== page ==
Imperial College, SMU launch Singapore Green Finance Center

Christel Deskins

Two universities have collaborated to launch the Singapore Green Finance Center, an institute that will conduct research and develop talent for financial institutions to leverage as Asia emerges as a green finance hub. The research institute, which has been launched by London’s Imperial College Business School and Singapore Management University’s […]

Two universities have collaborated to launch the Singapore Green Finance Center, an institute that will conduct research and develop talent for financial institutions to leverage as Asia emerges as a green finance hub.

The research institute, which has been launched by London’s Imperial College Business School and Singapore Management University’s Lee Kong Chian School of Business, is backed by the Monetary Authority of Singapore and nine founding partners: Bank of China, BNP Paribas, Fullerton Fund Management, Goldman Sachs, HSBC, Schroders, Standard Chartered Bank, Sumitomo Mitsui Banking Corp. and UBS.

The two academic institutions, MAS and the supporting financial institutions will form a 12-member advisory board for Singapore Green Finance Center, a news release said Tuesday.

The center will pursue “foundational and multi-disciplinary research to help develop strategies for policymakers and financial institutions to support Asia’s transition to a low carbon future,” with financial industry participation to ensure “applicability and relevance,” the joint release said.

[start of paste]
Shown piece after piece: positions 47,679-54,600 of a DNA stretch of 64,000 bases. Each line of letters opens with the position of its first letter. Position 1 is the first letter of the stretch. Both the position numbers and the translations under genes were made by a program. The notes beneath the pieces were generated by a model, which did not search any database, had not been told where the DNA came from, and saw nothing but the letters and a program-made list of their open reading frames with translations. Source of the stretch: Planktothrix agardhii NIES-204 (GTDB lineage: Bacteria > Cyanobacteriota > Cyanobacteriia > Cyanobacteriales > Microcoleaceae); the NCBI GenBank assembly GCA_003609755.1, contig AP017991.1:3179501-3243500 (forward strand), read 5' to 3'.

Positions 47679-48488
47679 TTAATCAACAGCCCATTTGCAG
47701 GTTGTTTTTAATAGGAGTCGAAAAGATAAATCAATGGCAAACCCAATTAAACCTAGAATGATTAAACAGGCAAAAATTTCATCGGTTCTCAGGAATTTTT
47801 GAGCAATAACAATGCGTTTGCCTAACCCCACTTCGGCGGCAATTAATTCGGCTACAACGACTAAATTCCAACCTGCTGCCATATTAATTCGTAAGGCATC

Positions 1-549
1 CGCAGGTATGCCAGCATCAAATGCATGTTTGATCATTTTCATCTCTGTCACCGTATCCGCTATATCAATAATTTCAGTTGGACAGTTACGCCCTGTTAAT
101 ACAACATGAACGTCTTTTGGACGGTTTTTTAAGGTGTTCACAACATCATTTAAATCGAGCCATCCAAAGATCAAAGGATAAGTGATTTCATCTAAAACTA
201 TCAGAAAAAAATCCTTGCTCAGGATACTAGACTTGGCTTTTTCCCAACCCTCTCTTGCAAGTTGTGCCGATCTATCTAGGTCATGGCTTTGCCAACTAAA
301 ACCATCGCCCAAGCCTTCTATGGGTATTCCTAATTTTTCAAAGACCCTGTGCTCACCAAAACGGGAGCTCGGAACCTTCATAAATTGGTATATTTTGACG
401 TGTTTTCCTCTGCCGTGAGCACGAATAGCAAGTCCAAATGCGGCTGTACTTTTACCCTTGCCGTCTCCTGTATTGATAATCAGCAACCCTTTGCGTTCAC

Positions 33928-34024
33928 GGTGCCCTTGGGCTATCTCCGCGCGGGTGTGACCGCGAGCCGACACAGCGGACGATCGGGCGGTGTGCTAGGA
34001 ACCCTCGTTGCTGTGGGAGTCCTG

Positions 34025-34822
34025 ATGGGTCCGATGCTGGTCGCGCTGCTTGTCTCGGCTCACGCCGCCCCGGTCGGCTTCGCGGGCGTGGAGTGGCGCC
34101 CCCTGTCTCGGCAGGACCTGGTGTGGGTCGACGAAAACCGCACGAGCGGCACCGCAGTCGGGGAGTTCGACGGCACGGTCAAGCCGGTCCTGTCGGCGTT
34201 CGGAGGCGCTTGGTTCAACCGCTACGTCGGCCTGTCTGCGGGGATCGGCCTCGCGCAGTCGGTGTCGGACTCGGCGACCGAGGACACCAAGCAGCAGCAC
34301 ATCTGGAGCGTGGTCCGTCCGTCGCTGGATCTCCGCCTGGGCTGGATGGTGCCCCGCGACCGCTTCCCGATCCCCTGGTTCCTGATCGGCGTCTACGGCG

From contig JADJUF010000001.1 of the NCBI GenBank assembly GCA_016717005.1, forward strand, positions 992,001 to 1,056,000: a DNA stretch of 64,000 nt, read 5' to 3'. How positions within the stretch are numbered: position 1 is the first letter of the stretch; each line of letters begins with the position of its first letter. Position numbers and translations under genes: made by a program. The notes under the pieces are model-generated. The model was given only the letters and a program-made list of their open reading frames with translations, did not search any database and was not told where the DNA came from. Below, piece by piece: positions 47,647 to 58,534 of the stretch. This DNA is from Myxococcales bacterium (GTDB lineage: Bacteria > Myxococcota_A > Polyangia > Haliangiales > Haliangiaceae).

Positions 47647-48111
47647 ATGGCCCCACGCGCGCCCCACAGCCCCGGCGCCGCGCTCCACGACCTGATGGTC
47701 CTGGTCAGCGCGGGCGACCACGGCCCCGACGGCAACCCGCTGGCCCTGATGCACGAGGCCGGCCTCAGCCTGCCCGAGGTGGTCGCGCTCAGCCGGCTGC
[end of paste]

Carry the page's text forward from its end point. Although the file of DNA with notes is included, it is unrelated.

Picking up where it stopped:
David Fernandez, professor and director of the Sim Kee Boon Institute for Financial Economics at Singapore Management University, and Charles Donovan, professor of practice and executive director of the center for climate finance and investment at Imperial College Business School, will be co-leaders of SGFC.

Mr. Fernandez said the newly launched center will act as a “catalyst for embedding climate change into business strategy” as Asia works to balance sustainability and growth.

Mr. Donovan predicted that Asia “could lead the world into a low carbon future,” while the SGFC will help bridge the gap between investors and policymakers on climate change.

Meanwhile, the center will offer courses at various levels — from undergraduate through continuing and professional education — to develop “a strong pipeline of green finance talent” to meet the needs of Singapore and the region, the release said.

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